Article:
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from Massachusetts to Georgia. Think you the same effects would have been produced in the West Indies or Ireland, if those ships had gone there? No, indeed. Our revolution had been preparing for three centuries. It began with John Huss and Wickliffe; and every sturdy independent who refused to wear a square cap and surplice at the command of a bishop, was hastening the progress of political independence among his followers and descendants. If such be the effect of public opinion, even the humblest of us may aspire to the glory of reforming the age. We may not indeed be the priests to apply the torch to the sacrifice, but we can at least lay the wood upon the altar. We can profess our attachment to Christianity, and we can each, in our respective circles, make a favorable impression of its character and influence.

But in what manner can Christianity be taught with such assurance of success, as by the regular continuance of public worship? Would you leave it to the silent operation of the Bible? The Bible indeed, if diligently and understandingly read, can do every thing. But who shall select its appropriate parts? who shall explain its difficulties, and bring home its sanctions? And who, amidst the cares, and conflicts, and passions of life, shall ensure its being generally read? But all this is effected in a good degree in our churches; a portion of the Scriptures is always read; and whatever may be the sermon, yet in the reading and the prayers, some scriptural knowledge is communicated, and some devotional feelings excited. It is perhaps not an unfrequent occurrence, that attention is arrested where none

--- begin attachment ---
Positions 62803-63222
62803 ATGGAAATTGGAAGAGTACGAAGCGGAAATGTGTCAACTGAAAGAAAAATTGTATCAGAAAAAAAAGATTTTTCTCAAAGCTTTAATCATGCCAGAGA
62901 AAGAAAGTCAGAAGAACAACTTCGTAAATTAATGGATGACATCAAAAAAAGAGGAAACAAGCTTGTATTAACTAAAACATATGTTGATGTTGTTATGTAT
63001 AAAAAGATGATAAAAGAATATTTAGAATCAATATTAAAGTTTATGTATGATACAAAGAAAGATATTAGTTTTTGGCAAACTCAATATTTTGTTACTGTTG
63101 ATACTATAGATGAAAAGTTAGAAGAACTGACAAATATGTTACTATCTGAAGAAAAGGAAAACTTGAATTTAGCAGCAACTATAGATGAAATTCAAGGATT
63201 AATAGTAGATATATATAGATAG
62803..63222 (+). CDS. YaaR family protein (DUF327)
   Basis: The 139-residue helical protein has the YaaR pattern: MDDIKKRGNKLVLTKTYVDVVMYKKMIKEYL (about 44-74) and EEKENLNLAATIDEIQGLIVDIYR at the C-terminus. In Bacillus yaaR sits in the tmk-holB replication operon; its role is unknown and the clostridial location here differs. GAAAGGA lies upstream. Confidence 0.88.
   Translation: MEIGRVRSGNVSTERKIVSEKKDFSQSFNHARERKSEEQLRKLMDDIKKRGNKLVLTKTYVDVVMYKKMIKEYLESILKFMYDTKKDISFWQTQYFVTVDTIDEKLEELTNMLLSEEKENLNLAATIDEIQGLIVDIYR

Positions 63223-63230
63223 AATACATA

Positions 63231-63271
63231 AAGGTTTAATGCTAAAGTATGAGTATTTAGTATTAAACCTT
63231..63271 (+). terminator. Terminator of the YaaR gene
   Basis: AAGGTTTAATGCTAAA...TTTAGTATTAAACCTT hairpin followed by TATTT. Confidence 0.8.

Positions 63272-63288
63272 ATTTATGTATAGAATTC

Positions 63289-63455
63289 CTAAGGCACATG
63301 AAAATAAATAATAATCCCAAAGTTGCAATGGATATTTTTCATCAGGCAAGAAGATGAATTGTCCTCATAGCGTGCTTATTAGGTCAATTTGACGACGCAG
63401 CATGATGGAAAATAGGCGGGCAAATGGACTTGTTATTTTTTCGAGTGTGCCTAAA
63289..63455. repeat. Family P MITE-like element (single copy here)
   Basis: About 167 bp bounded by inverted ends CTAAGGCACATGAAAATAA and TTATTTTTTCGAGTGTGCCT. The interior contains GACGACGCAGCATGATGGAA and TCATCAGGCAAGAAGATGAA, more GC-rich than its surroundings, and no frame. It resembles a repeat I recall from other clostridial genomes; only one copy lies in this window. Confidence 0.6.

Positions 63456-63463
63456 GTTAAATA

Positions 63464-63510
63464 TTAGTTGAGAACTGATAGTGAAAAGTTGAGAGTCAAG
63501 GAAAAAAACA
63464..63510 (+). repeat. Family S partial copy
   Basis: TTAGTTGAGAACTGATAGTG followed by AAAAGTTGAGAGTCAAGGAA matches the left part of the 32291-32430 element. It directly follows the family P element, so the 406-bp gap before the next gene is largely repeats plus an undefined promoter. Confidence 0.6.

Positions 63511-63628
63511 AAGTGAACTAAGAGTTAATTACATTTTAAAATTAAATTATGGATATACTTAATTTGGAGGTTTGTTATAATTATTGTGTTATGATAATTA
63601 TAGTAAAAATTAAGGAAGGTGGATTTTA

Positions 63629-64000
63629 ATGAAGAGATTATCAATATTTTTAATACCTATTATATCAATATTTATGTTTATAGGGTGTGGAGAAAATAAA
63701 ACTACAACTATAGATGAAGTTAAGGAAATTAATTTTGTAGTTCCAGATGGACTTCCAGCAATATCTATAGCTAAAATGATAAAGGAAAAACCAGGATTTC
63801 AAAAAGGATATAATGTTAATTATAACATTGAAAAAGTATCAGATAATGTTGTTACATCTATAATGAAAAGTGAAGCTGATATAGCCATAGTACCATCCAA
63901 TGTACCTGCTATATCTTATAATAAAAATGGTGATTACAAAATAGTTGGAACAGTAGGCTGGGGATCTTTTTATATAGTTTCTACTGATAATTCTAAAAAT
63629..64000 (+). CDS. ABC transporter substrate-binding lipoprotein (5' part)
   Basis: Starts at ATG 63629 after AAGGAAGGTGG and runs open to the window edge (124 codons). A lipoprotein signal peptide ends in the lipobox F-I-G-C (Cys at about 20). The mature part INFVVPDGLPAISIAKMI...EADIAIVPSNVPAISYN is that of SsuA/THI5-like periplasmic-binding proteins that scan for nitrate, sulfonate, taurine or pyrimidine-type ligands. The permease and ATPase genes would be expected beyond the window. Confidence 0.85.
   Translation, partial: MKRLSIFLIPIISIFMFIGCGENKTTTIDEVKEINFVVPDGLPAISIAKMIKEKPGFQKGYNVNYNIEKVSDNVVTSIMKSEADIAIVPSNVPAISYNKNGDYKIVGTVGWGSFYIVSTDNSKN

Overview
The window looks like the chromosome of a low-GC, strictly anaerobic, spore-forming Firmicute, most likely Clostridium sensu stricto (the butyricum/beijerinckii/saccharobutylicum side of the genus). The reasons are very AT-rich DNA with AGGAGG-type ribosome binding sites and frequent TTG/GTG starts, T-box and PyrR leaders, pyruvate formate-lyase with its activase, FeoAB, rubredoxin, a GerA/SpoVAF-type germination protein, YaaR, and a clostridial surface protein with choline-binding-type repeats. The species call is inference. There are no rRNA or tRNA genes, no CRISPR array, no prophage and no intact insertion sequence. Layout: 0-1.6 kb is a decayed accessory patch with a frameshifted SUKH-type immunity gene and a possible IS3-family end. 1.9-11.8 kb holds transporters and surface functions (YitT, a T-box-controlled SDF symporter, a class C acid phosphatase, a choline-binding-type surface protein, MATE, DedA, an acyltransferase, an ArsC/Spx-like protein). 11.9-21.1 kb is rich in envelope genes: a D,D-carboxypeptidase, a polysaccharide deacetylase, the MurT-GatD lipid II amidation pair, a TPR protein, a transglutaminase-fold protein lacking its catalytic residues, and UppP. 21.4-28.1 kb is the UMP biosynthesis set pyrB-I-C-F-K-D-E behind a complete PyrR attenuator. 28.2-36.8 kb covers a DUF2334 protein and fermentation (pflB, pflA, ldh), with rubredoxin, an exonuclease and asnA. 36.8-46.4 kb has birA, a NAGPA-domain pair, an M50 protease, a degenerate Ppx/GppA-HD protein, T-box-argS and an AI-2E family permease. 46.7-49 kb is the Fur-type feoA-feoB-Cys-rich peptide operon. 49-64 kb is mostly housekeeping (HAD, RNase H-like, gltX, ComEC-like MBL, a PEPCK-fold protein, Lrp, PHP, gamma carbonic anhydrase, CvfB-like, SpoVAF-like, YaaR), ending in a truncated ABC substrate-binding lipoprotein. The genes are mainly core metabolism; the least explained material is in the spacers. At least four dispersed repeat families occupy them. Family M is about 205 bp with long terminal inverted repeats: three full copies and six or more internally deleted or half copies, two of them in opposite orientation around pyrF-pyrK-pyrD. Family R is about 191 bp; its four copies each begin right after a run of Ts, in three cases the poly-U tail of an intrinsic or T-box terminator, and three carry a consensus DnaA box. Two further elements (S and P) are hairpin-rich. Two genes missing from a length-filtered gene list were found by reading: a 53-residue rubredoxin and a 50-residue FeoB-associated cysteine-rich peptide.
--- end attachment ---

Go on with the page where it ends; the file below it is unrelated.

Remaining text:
was intended to be given;

scoff, remain to pray."

and that some,

"who came to

If, then, the support of public worship be for the public good (and in this I hope I have your entire acquiescence), should this object be effected by a compulsory tax, or be left to voluntary contributions? If mankind were perfect, or even approached perfection, we should say at once, By voluntary contributions. But have we chosen to intrust any of our political institutions to voluntary contributions? Do we leave our courts of justice, our prisons, and houses of correction, to be maintained by those who think it for the good of society that crimes should be punished? Do we leave our poor to the operations of private benevolence? Have we thought it safe to intrust our schools to the support of uncertain contributions? Do we not, on the contrary, tax every man in society for the education of children; because education is a great public blessing? Do we not, in effect, oblige the rich to educate the children of the poor, by assessing the schooltax in proportion to the amount of their property? And do we not defend this, on the ground that they are interested in public morality in proportion to the amount of their property? Carry then this principle to its necessary consequences, and my point is gained. The public worship of the Deity is a part of public education. A church is a school for men; and a school of far more importance than those in which the elements of human learning are taught.

I can imagine but one possible objection to such a tax ; it may be thought to infringe the rights of conscience. But is not conscience interested in the support of public morality?